Thursday, September 16, 2010

Reading and Suffering with Paula Radcliffe

Reading a sports bio. you could expect some inspiration, some positive thinking but having just finished Radcliffe's biography, I'm also thinking you need a strong stomach.

One of the fasted marathoners in history - 2.15.25 in London 2003, her list of injuries drips from almost every page; to a point where you wonder how she keeps going. Or even why she kept going.

But she does, in spite of asthma on top of all the sporting injuries. And in the end when you finish the book, you do feel inspired. As much by her determination to stay honest in a sport where cheating seems rife as by her refusal to give in to pain.

The photo below shows Radcliffe and her team-mate Halley Tullett demonstrating against the use of EPO at the World Championships in Canada in 2001.

In the book she remembers:


 "As we held the sign up, there were Russians nearby yelling at us, and we worried about what other athletes would think of what we were doing. We knew we were taking a risk, putting ourselves up as targets for what we believed in. Yet I have always said that fear is no reason not to do what you believe is right. We felt that the IAAF wasn’t listening to us or doing enough to fight doping; we wanted the public to know that most athletes were clean and weren’t happy with the way our sport was being portrayed."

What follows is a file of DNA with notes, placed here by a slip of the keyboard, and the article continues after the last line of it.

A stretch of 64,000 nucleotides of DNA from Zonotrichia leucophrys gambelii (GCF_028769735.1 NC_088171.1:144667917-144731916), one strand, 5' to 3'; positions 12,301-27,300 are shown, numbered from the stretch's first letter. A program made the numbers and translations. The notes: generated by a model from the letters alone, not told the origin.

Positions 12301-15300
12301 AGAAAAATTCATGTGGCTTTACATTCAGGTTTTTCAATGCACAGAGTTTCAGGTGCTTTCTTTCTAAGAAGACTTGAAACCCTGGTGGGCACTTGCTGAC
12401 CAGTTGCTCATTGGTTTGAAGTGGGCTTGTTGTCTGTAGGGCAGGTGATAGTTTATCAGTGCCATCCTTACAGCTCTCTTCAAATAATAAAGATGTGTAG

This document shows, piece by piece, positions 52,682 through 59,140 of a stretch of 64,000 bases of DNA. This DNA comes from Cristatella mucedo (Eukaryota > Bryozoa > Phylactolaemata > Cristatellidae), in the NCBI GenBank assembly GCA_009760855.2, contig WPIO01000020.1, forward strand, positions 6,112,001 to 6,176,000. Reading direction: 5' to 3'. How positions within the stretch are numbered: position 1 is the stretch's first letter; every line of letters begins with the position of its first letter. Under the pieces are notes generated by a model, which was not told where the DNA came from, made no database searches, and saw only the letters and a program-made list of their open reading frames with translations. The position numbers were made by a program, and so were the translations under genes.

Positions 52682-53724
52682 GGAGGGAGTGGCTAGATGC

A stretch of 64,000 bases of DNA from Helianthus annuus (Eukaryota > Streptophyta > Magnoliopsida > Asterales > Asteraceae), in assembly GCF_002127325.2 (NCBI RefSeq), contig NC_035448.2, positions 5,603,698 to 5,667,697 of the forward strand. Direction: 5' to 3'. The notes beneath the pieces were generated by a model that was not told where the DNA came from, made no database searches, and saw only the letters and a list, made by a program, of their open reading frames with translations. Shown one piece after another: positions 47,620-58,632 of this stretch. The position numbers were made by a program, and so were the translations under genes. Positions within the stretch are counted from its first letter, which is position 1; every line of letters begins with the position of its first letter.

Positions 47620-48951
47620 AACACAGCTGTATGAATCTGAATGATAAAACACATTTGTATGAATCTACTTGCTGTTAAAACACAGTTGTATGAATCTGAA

But it's the physical injuries that really stand out in my mind.  Reading, you are reminded of how tough we become as we train professionally. Radcliffe describes getting knocked over by a little girl on a bike before a big race which doesn't sound too traumatic until you see the photos and realise how hard she hit the ground. Because of course she was going at speed when the collision occured.

You can read some extracts from the book on her site Paula Radcliffe but I'd recommend reading the whole book. It's well worth a little bit of sofa-time to that inspiration. 

Canada 2001

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